fame was that when the Bea­tles flew back from their all-con­quer­ing tour of Amer­ica, the land­ing at Heathrow co­in­cided with Grand­stand be­ing on the air so they took the Grand­stand stu­dio to Heathrow and brought The Bea­tles in to have a chat with David live on air.

“When they walked into the room

Ge­orge Har­ri­son said to Paul McCart­ney ‘blimey, we must have made it – David Cole­man wants to talk to us!’”

Fos­ter did his home­work, learned his new trade and is one of the few broad­cast­ers re­main­ing whose voice is in­trin­si­cally linked with the sport in which they work, al­most as if be­com­ing part of the fab­ric.

When Cole­man re­tired, he was joined in the com­men­tary box by Steve Cram and they will form the ful­crum of an event in Lon­don which many hope will help to in­spire the gen­eral public in much the same the way as the at­mos­phere cre­ated by Lon­don 2012. As founder of the Great North Run, Fos­ter is no stranger to a line of work which in­volves the aim of get­ting more peo­ple out there and be­ing ac­tive.

“When you’re a run­ner and you came through the era I came through – peo­ple used to laugh at you when you were out run­ning be­cause it wasn’t the thing to do,” he says. “They’d shout at you and not many peo­ple were out run­ning – if ever you were out in your car and you saw an­other run­ner then chances are you’d know them. There weren’t that many of us about.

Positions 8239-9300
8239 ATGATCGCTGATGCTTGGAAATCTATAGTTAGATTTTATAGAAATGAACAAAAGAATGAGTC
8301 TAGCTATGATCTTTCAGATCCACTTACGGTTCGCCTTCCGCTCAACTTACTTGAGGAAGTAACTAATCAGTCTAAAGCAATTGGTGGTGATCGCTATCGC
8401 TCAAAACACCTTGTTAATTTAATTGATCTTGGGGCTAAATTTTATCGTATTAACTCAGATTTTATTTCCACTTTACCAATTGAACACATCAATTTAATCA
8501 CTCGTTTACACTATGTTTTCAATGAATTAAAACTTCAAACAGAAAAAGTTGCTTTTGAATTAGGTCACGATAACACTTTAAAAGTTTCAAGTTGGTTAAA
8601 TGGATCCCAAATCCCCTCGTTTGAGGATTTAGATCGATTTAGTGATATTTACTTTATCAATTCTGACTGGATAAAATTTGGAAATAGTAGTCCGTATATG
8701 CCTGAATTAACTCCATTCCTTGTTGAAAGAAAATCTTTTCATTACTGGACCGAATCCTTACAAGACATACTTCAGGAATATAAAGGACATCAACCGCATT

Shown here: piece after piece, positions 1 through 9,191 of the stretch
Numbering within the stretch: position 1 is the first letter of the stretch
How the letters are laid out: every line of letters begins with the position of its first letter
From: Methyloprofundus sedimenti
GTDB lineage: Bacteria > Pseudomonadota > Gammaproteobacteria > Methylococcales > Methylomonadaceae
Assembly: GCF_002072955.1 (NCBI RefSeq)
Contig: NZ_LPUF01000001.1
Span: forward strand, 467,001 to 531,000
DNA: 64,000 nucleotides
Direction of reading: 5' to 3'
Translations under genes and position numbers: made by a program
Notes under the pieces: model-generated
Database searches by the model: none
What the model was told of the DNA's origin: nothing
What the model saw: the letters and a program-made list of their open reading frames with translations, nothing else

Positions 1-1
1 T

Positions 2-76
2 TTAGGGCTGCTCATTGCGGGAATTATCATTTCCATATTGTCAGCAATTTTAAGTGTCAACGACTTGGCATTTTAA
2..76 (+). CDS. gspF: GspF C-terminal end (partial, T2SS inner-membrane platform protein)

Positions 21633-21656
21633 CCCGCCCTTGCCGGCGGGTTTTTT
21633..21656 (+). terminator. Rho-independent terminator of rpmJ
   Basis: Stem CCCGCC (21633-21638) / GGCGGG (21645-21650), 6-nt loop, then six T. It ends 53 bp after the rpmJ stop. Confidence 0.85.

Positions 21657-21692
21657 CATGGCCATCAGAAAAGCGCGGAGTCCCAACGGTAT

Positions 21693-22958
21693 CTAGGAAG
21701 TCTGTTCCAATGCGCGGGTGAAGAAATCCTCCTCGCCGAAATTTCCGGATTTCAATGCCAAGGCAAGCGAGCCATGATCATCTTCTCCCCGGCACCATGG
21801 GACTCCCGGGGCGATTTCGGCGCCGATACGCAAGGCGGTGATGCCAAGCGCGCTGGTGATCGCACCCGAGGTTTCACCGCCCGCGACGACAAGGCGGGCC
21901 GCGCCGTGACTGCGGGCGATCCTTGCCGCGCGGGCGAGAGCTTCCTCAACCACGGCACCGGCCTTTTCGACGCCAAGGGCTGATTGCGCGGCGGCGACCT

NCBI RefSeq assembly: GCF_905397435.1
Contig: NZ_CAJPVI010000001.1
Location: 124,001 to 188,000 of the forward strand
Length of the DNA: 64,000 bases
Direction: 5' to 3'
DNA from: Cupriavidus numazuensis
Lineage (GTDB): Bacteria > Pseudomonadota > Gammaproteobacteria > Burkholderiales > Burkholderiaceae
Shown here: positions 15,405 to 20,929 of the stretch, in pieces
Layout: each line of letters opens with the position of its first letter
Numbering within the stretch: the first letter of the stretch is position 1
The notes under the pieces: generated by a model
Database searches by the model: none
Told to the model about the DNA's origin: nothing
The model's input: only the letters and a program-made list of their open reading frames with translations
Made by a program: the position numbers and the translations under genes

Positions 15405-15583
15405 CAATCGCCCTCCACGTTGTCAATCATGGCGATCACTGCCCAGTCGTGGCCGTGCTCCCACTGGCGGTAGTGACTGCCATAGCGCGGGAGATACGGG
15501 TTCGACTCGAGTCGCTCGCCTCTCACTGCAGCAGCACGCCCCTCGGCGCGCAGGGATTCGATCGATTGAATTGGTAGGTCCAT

“So you be­come like an evan­ge­list – you per­suade peo­ple to come for a run with you, or you per­suade them to en­ter an event, or to come along to the club.

“It was a very mi­nor­ity ac­tiv­ity but you en­cour­age oth­ers to run and that’s what we’ve been do­ing ever since. I be­lieve run­ning is good for you and that it should be en­cour­aged.

“If I hadn’t been a good run­ner, I would have been a bad run­ner – but I would still have been a run­ner. I would have been watch­ing it on the telly or run­ning in fun runs.”

When it comes to the elite end of the sport, it has un­doubt­edly hurt to see ath­let­ics on the wrong end of a seem­ingly end­less stream of body blows in re­cent times.